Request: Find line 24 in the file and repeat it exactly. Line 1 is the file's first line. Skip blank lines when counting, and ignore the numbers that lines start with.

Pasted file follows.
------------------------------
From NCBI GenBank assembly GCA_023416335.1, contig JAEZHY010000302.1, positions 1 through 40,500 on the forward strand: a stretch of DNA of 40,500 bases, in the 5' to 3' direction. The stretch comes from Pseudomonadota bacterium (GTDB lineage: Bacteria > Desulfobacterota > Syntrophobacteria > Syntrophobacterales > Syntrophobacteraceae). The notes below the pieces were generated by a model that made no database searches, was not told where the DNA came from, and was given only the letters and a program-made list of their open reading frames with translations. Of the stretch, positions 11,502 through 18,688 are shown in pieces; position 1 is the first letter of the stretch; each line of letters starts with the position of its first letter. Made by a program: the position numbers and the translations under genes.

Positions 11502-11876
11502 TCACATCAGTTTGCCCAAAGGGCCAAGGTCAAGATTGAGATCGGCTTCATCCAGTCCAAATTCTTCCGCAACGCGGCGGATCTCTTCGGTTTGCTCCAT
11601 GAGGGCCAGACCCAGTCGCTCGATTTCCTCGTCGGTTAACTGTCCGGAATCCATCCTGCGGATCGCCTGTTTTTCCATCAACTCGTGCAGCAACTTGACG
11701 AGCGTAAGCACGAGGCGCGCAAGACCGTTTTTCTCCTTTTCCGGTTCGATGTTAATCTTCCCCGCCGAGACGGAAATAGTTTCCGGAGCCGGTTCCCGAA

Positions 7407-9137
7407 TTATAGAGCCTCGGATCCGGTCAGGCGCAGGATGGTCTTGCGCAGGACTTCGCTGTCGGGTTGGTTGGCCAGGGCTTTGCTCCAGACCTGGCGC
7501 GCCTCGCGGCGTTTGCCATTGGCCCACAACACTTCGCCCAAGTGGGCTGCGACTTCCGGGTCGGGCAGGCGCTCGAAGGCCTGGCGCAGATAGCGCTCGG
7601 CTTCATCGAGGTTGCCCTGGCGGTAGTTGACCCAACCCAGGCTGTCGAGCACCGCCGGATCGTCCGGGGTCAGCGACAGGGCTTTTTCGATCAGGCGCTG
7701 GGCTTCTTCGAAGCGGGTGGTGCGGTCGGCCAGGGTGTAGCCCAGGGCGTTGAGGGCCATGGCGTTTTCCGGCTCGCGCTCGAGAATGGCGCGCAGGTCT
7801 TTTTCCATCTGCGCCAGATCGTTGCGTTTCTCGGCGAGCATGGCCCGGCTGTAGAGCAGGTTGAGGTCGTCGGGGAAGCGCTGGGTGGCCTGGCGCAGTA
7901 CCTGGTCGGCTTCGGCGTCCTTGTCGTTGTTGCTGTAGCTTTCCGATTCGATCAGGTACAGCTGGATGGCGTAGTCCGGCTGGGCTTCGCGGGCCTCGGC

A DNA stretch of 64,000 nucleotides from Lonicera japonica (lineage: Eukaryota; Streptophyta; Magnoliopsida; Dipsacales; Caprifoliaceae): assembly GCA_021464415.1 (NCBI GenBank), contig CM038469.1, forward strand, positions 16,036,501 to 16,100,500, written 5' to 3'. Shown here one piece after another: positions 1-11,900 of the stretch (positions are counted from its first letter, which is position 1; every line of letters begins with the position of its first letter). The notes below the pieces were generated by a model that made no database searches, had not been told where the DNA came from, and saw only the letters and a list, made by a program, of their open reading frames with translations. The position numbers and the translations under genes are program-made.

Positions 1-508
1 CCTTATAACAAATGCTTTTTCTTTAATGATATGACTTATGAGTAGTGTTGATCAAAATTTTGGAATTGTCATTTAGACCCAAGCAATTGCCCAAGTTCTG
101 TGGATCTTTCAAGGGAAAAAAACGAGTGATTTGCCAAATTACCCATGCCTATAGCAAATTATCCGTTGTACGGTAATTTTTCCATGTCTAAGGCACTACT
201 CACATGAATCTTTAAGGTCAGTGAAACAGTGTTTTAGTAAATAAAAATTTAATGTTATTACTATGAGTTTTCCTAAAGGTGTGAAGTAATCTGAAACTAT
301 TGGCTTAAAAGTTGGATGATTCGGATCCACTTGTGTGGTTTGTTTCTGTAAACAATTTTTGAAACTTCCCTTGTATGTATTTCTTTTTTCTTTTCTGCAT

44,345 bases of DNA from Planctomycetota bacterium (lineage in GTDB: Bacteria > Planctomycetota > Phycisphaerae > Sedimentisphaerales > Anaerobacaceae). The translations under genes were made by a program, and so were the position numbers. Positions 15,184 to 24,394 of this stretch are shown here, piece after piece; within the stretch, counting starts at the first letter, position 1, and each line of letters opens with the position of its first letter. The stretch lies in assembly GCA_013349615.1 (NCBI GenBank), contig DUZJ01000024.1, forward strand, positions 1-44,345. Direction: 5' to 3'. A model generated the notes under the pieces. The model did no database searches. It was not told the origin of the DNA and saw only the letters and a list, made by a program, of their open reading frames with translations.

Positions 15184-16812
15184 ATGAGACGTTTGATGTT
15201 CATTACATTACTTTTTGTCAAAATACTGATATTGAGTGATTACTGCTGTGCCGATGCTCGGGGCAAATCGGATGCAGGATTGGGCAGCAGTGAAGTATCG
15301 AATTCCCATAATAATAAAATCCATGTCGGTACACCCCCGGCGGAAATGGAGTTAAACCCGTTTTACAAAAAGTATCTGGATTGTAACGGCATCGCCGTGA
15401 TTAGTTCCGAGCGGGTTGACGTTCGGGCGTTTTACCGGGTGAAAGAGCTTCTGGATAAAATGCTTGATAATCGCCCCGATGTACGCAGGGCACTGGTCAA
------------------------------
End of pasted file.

15401 TTAGTTCCGAGCGGGTTGACGTTCGGGCGTTTTACCGGGTGAAAGAGCTTCTGGATAAAATGCTTGATAATCGCCCCGATGTACGCAGGGCACTGGTCAA